It is true, of course, that to be constitutional, the Individual Mandate must not only fall within Congress’ power under the Commerce Clause, but also must satisfy the Due Process Clause—a broader inquiry, which questions whether, in addition to “regulating” “commerce between the states,” the Mandate also satisfies broader requirements of lawfulness and is therefore not arbitrary or unauthorized. But this inquiry is not cleanly separated from the Commerce Clause question. On the contrary, if the Mandate does not qualify as a “regulation” and if the failure to buy insurance is not “commerce”—as Prof. Bartrum appears to concede—then the reason why the Mandate fails is precisely because it deprives the plaintiffs of liberty or property without due process of law—i.e., because it is not then a “law” which Congress may make.
The Supreme Court has warned us many times not to think of federalism and individual rights as distinct issues. “Federalism,” wrote Justice Kennedy in Bond,
is more than an exercise in setting the boundary between different institutions of government…. Rather, federalism secures to citizens the liberties that derive from the diffusion of sovereign power…. Federalism secures the freedom of the individual. It allows States to respond, through the enactment of positive law, to the initiative of those who seek a voice in shaping the destiny of their own times without having to rely solely upon the political processes that control a remote central power. True, of course, these objects cannot be vindicated by the Judiciary in the absence of a proper case or controversy; but the individual liberty secured by federalism is not simply derivative of the rights of the States. Federalism also protects the liberty of all persons within a State by ensuring that laws enacted in excess of delegated governmental power cannot direct or control their actions. By denying any one government complete jurisdiction over all the concerns of public life, federalism protects the liberty of the individual from arbitrary power. When government acts in excess of its lawful powers, that liberty is at stake.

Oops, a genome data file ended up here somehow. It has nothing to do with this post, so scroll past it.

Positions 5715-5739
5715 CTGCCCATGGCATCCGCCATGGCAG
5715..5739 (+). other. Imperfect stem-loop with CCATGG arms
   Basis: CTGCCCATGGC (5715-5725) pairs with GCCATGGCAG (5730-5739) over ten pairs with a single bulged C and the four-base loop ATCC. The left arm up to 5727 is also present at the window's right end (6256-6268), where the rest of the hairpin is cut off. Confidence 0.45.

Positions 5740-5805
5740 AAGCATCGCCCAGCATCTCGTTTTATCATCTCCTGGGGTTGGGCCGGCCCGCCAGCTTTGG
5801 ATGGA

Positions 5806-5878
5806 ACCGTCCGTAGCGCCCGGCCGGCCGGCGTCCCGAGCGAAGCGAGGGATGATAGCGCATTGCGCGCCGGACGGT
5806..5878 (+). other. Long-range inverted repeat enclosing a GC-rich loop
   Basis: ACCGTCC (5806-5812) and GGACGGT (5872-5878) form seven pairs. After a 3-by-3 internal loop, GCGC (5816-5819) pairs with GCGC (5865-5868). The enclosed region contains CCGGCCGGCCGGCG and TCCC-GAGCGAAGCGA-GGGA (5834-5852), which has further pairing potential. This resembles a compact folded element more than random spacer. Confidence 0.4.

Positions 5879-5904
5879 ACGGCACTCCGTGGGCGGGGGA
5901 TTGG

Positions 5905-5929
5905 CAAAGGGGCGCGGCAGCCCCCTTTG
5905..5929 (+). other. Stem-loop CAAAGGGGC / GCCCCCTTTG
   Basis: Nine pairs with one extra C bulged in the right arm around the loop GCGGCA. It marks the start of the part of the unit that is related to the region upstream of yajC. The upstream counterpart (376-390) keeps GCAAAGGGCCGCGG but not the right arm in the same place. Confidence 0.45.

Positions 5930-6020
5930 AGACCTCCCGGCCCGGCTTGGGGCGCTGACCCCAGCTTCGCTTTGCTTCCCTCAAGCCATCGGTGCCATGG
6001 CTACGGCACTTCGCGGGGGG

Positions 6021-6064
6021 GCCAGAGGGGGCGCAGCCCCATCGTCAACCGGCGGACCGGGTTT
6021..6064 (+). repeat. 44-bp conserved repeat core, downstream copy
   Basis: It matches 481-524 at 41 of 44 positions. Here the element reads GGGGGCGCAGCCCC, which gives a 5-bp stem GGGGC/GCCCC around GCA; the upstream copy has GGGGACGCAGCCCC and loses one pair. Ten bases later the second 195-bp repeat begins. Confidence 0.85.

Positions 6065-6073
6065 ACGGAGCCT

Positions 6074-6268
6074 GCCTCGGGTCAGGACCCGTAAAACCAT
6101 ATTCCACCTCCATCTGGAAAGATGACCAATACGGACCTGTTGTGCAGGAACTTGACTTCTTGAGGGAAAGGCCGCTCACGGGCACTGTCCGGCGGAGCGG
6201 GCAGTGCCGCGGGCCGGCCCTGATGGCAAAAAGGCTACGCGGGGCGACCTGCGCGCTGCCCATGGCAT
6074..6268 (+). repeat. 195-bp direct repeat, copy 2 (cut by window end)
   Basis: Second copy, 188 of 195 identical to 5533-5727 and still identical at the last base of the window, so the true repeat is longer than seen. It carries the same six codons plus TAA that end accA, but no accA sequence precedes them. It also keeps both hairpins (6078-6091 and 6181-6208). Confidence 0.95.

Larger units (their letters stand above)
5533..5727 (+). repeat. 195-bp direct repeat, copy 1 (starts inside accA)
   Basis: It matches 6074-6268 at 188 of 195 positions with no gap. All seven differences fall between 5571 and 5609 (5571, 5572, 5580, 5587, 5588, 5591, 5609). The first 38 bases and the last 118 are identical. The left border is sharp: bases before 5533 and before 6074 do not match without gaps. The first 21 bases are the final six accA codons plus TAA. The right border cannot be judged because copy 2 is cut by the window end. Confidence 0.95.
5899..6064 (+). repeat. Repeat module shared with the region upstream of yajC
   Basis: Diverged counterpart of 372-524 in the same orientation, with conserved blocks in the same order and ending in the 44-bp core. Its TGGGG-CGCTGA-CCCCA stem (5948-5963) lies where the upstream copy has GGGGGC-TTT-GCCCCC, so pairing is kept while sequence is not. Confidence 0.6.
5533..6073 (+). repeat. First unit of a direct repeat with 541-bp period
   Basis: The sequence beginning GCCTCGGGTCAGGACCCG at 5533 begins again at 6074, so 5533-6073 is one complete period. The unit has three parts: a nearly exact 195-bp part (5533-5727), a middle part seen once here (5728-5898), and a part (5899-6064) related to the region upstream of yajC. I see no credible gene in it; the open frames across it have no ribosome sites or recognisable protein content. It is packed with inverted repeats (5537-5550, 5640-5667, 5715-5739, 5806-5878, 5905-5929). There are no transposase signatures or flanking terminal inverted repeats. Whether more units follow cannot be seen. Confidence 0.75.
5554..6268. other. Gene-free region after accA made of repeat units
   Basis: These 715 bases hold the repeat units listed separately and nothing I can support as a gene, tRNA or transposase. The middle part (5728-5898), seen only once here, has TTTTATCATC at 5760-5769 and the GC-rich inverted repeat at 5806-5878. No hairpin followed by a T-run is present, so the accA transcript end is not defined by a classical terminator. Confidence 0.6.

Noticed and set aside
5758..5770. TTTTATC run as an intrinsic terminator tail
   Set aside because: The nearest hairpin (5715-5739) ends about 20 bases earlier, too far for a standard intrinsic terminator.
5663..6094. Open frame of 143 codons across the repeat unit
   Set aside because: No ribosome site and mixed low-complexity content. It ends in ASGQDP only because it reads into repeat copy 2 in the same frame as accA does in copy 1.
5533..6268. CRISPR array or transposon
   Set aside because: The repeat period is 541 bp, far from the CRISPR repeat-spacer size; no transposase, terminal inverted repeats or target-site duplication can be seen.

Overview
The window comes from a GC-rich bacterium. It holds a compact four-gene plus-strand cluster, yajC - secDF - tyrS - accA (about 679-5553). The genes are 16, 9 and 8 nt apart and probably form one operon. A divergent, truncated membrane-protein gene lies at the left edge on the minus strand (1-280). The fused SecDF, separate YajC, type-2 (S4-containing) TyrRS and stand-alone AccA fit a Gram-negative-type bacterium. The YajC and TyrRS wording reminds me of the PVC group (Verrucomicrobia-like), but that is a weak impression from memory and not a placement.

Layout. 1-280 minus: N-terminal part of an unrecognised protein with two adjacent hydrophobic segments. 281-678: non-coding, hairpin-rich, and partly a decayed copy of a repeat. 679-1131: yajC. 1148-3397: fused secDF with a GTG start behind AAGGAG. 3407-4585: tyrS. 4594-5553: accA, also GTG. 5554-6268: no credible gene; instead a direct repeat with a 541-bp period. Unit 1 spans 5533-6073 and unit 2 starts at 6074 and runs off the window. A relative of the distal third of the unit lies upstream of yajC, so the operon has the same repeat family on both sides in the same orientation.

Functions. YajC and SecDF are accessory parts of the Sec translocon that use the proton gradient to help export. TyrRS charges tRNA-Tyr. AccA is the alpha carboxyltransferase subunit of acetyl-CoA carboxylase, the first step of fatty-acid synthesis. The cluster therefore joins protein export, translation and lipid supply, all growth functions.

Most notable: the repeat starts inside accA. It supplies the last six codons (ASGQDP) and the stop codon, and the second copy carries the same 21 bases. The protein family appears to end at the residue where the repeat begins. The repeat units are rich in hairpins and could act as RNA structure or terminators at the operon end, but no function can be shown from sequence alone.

The bottom line is that liberty concerns simply must be a part of our analysis of the meaning of the Commerce Clause. Linguistic or economic factors cannot be considered in isolation when interpreting that Clause; rather, we must consider the consequences that competing interpretations would have on the constitutional system of limited powers and protections for individual liberty.
Finally, note Prof. Bartrum’s odd conclusion. After contending that the challenge to the Individual Mandate is a question about whether that Mandate complies with the constitutional guarantee that government won’t take away liberty without due process of law, he concludes that “if you don’t want to have to eat broccoli or buy a Ford,” you have to turn to “the ballot box.” But constitutional guarantees aren’t supposed to be left up to the ballot box. As Justice Robert Jackson wrote, “The very purpose of a Bill of Rights was to withdraw certain subjects from the vicissitudes of political controversy, to place them beyond the reach of majorities and officials, and to establish them as legal principles to be applied by the courts. One’s right to life, liberty, and property, to free speech, a free press, freedom of worship and assembly, and other fundamental rights may not be submitted to vote; they depend on the outcome of no elections.” True, Progressive jurisprudence does leave large portions of our constitutionally promised liberty to be violated at the whim of political popularity, by depriving rights like freedom of contract or private property of the judicial protection to which the Constitution’s text entitles them. But as Jackson’s words suggest, this is an abuse, not the natural order of things in a nation that has pledged itself to a Constitution of limited, enumerated powers.